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CSE 803 Fall 20091 2D matching part 2 Review of alignment methods and errors in using them Introduction to more 2D matching methods.

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Presentation on theme: "CSE 803 Fall 20091 2D matching part 2 Review of alignment methods and errors in using them Introduction to more 2D matching methods."— Presentation transcript:

1 CSE 803 Fall D matching part 2 Review of alignment methods and errors in using them Introduction to more 2D matching methods

2 CSE 803 Fall Review of roadmap: algorithms to control matching

3 CSE 803 Fall Rigid transformation review

4 CSE 803 Fall Affine includes scaling and shear

5 CSE 803 Fall Problems with error Least squares fitting uses n >> 3 point pairs Significantly reduces error across field Will still be thrown off by outliers * can throw out pairs with high error and then refit * can set the “weight” of any pair to be inversely proportional to error squared

6 CSE 803 Fall Sources of error * Wrong matching in the pair of points yields outlier

7 CSE 803 Fall Point alignment error due to error in locations of Q1, Q2 Plastic slides can actually be overlaid for better viewing.

8 CSE 803 Fall Remove outlier and refit Plastic slides show concept better.

9 CSE 803 Fall Sometimes a halucination 6 points match, but the objects do not. Can verify using more model points.

10 CSE 803 Fall Local Feature Focus Method (Bolles)

11 CSE 803 Fall Local focus feature matching Local features tolerate occlusion by other objects (binpicking problem) Subgraph matching provides several features (distances, angles, connections, etc.) Method can be used to support different higher level strategies and alignment parameters

12 CSE 803 Fall Focus features matching attempts

13 CSE 803 Fall Pose clustering (generalized Hough transform) Use m minimal sets of matching features, each just enough to compute alignment Vector of alignment parameters is put as evidence into “parameter space” When all m units of evidence computed, examine parameter space for cluster[s]

14 CSE 803 Fall Pose clustering

15 CSE 803 Fall Line segment junctions for matching

16 CSE 803 Fall “Abstract vectors” subtending detected junctions Abstract vector with tail at T and tip at Y, or tail at L and tip at X MAPIMAGE

17 CSE 803 Fall Parameter space resulting from 10 vector matches Rotation, scale, translation computed as in single match alignment. Use the cluster center to estimate best alignment parameters.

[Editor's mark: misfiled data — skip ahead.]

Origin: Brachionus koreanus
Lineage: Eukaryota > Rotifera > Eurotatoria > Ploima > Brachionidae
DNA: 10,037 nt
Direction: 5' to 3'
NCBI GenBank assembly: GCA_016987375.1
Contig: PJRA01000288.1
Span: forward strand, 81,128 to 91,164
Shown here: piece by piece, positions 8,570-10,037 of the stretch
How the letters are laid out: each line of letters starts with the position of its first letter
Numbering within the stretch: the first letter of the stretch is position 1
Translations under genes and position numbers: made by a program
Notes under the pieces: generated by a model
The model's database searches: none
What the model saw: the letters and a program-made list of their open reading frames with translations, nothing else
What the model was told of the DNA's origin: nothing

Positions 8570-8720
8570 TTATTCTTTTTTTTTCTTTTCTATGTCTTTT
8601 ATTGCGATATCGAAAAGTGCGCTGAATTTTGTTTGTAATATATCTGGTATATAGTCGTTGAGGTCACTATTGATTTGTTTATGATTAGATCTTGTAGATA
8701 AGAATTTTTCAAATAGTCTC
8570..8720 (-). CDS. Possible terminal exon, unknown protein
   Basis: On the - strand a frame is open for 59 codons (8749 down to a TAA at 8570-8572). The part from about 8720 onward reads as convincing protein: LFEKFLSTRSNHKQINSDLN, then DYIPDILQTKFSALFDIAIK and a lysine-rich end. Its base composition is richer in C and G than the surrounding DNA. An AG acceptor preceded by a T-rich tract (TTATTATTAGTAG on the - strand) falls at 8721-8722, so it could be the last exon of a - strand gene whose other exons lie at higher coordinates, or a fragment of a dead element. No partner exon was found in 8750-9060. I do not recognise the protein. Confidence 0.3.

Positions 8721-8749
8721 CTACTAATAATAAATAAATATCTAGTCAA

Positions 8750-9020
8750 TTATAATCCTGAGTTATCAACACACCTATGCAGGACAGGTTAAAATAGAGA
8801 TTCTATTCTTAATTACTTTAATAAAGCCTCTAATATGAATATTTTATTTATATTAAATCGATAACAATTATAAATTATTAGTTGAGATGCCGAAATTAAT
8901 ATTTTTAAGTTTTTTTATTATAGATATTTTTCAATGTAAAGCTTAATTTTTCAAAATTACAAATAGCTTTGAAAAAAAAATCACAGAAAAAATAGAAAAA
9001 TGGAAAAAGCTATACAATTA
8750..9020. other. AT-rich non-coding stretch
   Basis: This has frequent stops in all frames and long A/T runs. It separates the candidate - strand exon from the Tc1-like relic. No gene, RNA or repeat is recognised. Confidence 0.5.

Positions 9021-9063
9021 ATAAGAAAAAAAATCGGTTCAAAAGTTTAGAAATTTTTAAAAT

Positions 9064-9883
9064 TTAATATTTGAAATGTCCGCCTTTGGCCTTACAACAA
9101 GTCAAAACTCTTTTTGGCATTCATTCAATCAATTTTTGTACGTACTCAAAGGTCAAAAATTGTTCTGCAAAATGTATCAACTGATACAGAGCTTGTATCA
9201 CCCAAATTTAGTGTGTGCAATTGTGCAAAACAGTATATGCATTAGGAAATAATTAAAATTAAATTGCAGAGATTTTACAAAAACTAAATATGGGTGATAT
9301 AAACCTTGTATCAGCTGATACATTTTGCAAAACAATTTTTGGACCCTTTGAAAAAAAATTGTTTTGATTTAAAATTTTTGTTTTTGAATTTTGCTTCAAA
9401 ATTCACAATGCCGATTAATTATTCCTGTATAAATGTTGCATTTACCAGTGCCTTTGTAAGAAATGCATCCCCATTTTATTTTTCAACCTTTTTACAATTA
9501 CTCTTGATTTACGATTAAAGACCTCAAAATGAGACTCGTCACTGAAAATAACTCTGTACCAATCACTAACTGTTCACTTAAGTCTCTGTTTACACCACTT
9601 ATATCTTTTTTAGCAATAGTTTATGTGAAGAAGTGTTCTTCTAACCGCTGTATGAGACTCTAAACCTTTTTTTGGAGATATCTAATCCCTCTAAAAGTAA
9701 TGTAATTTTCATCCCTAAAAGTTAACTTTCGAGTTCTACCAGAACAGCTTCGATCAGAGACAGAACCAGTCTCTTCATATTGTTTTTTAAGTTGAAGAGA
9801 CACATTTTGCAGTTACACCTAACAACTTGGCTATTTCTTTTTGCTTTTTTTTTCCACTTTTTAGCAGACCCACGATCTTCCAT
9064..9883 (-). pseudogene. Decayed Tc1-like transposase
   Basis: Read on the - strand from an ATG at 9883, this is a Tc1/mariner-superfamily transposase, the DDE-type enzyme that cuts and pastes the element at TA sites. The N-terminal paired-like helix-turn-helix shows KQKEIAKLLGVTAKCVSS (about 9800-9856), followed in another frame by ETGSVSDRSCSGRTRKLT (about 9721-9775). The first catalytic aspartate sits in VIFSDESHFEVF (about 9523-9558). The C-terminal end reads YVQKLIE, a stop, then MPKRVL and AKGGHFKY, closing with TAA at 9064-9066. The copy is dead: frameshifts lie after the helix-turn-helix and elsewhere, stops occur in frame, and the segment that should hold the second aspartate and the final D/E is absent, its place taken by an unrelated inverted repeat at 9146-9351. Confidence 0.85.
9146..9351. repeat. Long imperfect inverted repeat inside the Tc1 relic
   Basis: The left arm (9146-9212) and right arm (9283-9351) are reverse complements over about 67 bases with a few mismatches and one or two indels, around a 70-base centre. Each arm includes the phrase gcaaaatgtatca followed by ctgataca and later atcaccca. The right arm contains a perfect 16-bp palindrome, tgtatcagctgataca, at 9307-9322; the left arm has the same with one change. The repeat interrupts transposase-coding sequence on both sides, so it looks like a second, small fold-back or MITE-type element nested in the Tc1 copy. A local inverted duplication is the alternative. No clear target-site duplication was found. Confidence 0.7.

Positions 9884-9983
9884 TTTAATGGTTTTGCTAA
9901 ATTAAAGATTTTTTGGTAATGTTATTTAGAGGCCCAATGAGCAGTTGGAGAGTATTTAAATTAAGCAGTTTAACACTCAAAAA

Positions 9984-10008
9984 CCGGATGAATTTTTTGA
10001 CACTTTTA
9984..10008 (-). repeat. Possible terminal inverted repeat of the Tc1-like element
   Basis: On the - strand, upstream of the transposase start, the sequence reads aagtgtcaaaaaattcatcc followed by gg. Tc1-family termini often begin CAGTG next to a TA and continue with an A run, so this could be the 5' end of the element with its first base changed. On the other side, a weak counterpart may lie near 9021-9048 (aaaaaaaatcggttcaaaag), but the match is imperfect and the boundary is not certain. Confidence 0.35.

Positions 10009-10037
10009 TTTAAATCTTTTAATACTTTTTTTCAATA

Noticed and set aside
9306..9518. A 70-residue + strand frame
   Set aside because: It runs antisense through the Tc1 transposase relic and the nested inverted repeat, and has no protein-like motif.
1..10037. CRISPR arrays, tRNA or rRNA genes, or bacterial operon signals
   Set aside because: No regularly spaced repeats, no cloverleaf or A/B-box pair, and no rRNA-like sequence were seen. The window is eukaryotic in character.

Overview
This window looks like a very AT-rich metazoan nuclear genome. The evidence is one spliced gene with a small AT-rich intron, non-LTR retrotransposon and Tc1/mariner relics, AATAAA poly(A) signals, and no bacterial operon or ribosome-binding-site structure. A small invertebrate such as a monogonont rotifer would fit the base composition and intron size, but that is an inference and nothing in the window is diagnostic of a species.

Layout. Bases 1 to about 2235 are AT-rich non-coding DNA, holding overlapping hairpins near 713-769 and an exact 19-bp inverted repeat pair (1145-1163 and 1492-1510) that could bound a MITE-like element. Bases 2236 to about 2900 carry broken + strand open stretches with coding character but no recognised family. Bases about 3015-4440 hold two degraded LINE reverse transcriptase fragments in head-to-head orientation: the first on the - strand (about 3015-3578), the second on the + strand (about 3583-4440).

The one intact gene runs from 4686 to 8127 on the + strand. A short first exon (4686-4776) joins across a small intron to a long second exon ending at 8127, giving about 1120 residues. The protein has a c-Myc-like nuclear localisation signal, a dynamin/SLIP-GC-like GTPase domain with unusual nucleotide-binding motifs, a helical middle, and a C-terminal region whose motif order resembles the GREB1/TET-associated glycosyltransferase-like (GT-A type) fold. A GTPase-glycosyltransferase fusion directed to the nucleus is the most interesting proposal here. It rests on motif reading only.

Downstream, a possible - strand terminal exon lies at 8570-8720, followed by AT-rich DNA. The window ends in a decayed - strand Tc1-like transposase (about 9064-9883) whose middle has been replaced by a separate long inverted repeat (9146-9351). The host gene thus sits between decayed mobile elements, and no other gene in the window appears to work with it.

18 CSE 803 Fall Detecting airplanes on airfield

19 CSE 803 Fall Airplane model of abstract vectors; detected image features

20 CSE 803 Fall Relational matching method

21 CSE 803 Fall Some relations between parts

22 CSE 803 Fall Recognition via consistent labeling

23 CSE 803 Fall Parts, labels, relations

24 CSE 803 Fall In a consistent labeling “image” parts relate as do “model” parts

25 CSE 803 Fall Distance relation often used

26 CSE 803 Fall What model labels apply to detected holes H1, H2, H3?

27 CSE 803 Fall Partial Interpretation Tree to find a distance consistent labeling The IT shows matching attempts that can be tried using a backtracking algorithm. If a relation fails the algorithm tries a different branch.

28 CSE 803 Fall Detailed IT algorithm Current matching pairs can be stored in the recursive stack. If a new pair is consistent with the previous pairs, continue forward; if not, then back up (and retract the recent pairing).

29 CSE 803 Fall

30 CSE 803 Fall Discrete relaxation labeling constrains possible labels A sometimes useful method that once drew much interest (see pubs by Rosenfeld, Zucker, Hummel, etc.) The Marr-Poggio stereo matching algorithm has the character of relaxation.

31 CSE 803 Fall Discrete relaxation labeling constrains possible labels

32 CSE 803 Fall Kleep matching via relaxation

33 CSE 803 Fall Removing a possible label for one part affects labels for related parts

34 CSE 803 Fall Relaxation labeling Can work truly in parallel Pairwise constraints are weaker than what the IT method can check, so sometimes the IT must follow the relaxation method There is “probabalistic relaxation” which changes probability of labels rather than just keeping or deleting them Relaxation was once thought to model human visual processes.


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